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Buying a new camcorder ... should you bother going digital at all?
Last updated 5-12-03

If you’re on the market for a new camcorder, chances are that you’ve been hearing a lot about the new “digital” camcorders and their ability to create “digital video.” This is an interesting time for home-movie makers, as camcorders have undergone a major revolution in design, and the quality of the video they create is beginning to approach film. Those older analogue camcorders (8mm, VHS-C, and Hi-8) are now selling at discounted rates at major electronic stores. Obsolete camcorders, that once retailed for over a 1,000 dollars, are now selling for a mere $250.

That’s incredibly cheap, especially when you consider the shear number of moving parts inside a camcorder, and you may be tempted to buy one of these discounted models. After all, if you don’t plan on editing your video on a computer, why bother with digital at all?

Don’t do it!

Whatever you do, don’t buy an analogue camcorder. There is no reason to shortchange yourself with an analogue camcorder when you can spend an extra hundred dollars and get a great digital model. Digital camcorders operate and function in exactly the same way as their older siblings. In fact, if it wasn’t for the sticker label, you wouldn’t know you were shooting in digital at all. The benefits of using a digital camcorder are numerous -- here are some of the major ones:

  1. Higher quality video: The recording chip inside of DV camcorders produces crisper, better-looking videos. In fact, the picture quality on these cameras is so good that many TV news crews and film producers are replacing their $50,000 analogue beta-cams with digital camcorders that cost only a fraction of the price.
  2. Your videos will last longer: Both digital and analogue camcorders record onto magnetic tape. Unfortunately, this tape degrades over time, gradually changing the magnetic signal and warping your precious memories with fuzziness and distortion. This destruction occurs faster with analogue signals, as the “mountains and valleys” of the analogue signal are affected by the smallest change. This is less of a problem with a digital signal because it contains only “0s and 1s,” which are harder to erode.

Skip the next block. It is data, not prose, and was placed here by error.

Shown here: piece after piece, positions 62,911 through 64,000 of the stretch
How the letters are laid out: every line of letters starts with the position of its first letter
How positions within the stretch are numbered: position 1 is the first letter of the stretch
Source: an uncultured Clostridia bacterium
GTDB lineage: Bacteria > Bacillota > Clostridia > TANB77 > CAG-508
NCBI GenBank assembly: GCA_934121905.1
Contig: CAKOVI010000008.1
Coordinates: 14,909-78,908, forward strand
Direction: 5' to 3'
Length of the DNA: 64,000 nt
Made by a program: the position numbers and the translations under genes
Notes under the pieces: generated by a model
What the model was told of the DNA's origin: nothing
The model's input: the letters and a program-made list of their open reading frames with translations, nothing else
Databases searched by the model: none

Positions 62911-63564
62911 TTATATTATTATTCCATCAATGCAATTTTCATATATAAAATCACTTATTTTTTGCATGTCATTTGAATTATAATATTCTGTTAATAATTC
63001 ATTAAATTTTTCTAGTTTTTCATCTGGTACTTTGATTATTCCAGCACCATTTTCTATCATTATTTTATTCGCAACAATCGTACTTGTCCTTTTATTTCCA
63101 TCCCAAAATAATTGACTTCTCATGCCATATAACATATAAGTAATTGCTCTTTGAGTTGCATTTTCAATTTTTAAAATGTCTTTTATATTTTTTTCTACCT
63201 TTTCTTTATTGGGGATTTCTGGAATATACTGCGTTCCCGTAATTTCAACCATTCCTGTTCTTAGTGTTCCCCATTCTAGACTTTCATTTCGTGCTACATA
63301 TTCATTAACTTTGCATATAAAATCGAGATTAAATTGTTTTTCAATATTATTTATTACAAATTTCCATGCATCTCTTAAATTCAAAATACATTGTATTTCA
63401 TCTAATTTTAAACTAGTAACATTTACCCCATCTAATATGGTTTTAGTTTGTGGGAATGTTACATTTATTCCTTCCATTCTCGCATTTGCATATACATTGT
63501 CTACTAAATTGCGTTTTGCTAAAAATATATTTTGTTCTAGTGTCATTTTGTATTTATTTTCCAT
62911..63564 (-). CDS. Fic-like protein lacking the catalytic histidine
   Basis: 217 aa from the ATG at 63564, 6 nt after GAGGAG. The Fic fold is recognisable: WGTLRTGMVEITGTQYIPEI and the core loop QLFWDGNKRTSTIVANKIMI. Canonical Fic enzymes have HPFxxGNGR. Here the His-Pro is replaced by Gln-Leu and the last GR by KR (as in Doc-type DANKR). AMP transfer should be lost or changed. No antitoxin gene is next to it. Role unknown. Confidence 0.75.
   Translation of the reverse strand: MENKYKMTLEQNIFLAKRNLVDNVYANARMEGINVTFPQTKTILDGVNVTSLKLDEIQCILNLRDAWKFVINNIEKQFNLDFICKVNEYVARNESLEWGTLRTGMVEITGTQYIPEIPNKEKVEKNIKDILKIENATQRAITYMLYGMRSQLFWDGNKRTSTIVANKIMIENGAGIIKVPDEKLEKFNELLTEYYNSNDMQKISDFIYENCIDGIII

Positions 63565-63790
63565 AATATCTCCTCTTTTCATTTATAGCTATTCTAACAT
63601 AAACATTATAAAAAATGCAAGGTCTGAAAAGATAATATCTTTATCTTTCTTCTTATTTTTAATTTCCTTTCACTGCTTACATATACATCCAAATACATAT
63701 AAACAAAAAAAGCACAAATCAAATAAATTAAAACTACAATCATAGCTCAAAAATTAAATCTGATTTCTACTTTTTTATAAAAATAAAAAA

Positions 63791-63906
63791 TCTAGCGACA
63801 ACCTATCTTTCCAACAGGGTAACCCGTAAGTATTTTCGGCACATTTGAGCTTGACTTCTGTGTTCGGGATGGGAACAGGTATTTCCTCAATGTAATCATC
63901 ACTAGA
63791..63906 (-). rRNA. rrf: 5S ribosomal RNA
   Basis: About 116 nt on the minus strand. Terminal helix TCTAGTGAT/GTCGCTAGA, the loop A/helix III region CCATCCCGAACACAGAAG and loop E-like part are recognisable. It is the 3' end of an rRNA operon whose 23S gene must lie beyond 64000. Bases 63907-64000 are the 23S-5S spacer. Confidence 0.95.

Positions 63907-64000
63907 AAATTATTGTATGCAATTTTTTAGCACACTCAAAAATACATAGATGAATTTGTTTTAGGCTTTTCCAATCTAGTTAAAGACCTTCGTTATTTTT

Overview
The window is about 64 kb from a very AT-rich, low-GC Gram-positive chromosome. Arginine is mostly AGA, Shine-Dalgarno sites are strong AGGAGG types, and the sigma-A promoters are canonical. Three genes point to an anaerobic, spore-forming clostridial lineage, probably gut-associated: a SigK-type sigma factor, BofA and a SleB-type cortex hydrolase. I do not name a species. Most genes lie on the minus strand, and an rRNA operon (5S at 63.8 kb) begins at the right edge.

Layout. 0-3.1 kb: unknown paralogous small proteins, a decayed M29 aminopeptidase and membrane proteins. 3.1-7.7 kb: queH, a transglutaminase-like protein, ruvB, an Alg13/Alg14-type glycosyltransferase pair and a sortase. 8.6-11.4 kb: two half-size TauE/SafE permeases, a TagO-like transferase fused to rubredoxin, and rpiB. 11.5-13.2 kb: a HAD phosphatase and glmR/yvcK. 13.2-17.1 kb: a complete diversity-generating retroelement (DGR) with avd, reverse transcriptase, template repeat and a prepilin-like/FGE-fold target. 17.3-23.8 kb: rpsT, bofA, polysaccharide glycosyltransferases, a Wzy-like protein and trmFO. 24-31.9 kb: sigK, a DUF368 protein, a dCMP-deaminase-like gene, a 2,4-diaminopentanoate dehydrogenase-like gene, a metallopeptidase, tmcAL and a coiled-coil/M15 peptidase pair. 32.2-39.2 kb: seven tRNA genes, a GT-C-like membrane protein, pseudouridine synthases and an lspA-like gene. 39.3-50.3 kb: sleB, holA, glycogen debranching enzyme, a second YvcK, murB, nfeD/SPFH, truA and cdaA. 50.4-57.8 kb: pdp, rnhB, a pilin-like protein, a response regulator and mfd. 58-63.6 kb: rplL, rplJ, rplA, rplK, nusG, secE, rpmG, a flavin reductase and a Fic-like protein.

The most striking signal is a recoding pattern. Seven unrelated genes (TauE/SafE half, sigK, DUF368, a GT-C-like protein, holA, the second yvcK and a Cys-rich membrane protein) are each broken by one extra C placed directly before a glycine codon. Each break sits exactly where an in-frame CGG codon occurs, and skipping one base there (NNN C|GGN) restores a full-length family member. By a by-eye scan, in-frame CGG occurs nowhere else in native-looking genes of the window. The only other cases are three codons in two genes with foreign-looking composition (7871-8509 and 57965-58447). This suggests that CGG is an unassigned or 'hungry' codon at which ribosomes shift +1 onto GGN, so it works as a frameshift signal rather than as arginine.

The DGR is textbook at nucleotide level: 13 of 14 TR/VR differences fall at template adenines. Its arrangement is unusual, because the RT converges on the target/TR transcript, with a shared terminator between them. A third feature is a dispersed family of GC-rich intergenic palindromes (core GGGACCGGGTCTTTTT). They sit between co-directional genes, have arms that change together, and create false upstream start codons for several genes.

3. Ability to edit your video: If you ever want to edit your video in the future (and you might, someday) it’s easier with digital film. Digital camcorders have a firewire (IEEE 1394) jack that allows you to connect it directly to your computer. You can then upload your video onto your computer’s hard drive for archiving and editing. This process is difficult to achieve with an analogue camcorder, as you need to buy and install an expensive capture card to “convert” your analogue signal to digital. This extra step further degrades your video quality.
  4. They are cheap: The market is flooded with digital camcorders, and they are getting cheaper every day. You can actually buy a brand new digital camcorder for under $400 online, or $500 in the store.

There are many more reasons for choosing digital, but ultimately, it comes down to how precious your video memories are. You only get one change to film a child’s birthday or Christmas morning, so you might as well film these special moments in a format that gives the best results, and with a film type that will last the longest. Fortunately, just about all the digital camcorders on the market today work very well. There aren’t really any “lemons” out there, it’s just a matter of finding one in your price-range that you like. Happy filming.

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